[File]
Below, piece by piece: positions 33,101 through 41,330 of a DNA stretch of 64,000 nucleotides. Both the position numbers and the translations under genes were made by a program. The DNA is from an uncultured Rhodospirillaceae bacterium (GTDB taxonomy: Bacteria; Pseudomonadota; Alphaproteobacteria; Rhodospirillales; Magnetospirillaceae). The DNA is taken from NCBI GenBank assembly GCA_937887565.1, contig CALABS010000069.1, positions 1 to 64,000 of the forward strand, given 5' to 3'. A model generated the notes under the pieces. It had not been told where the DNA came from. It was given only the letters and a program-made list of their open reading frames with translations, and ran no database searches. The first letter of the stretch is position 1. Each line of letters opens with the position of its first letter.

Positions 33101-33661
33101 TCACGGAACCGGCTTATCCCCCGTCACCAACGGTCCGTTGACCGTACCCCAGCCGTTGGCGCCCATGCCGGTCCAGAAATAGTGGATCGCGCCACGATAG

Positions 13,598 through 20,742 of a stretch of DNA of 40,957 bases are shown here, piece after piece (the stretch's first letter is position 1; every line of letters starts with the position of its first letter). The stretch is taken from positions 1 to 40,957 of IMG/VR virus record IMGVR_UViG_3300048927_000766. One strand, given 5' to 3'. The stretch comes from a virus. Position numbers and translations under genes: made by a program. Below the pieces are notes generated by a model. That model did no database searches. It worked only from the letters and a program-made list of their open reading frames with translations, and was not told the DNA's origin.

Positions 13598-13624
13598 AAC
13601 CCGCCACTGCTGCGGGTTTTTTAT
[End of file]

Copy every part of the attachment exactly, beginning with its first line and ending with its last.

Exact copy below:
Below, piece by piece: positions 33,101 through 41,330 of a DNA stretch of 64,000 nucleotides. Both the position numbers and the translations under genes were made by a program. The DNA is from an uncultured Rhodospirillaceae bacterium (GTDB taxonomy: Bacteria; Pseudomonadota; Alphaproteobacteria; Rhodospirillales; Magnetospirillaceae). The DNA is taken from NCBI GenBank assembly GCA_937887565.1, contig CALABS010000069.1, positions 1 to 64,000 of the forward strand, given 5' to 3'. A model generated the notes under the pieces. It had not been told where the DNA came from. It was given only the letters and a program-made list of their open reading frames with translations, and ran no database searches. The first letter of the stretch is position 1. Each line of letters opens with the position of its first letter.

Positions 33101-33661
33101 TCACGGAACCGGCTTATCCCCCGTCACCAACGGTCCGTTGACCGTACCCCAGCCGTTGGCGCCCATGCCGGTCCAGAAATAGTGGATCGCGCCACGATAG

Positions 13,598 through 20,742 of a stretch of DNA of 40,957 bases are shown here, piece after piece (the stretch's first letter is position 1; every line of letters starts with the position of its first letter). The stretch is taken from positions 1 to 40,957 of IMG/VR virus record IMGVR_UViG_3300048927_000766. One strand, given 5' to 3'. The stretch comes from a virus. Position numbers and translations under genes: made by a program. Below the pieces are notes generated by a model. That model did no database searches. It worked only from the letters and a program-made list of their open reading frames with translations, and was not told the DNA's origin.

Positions 13598-13624
13598 AAC
13601 CCGCCACTGCTGCGGGTTTTTTAT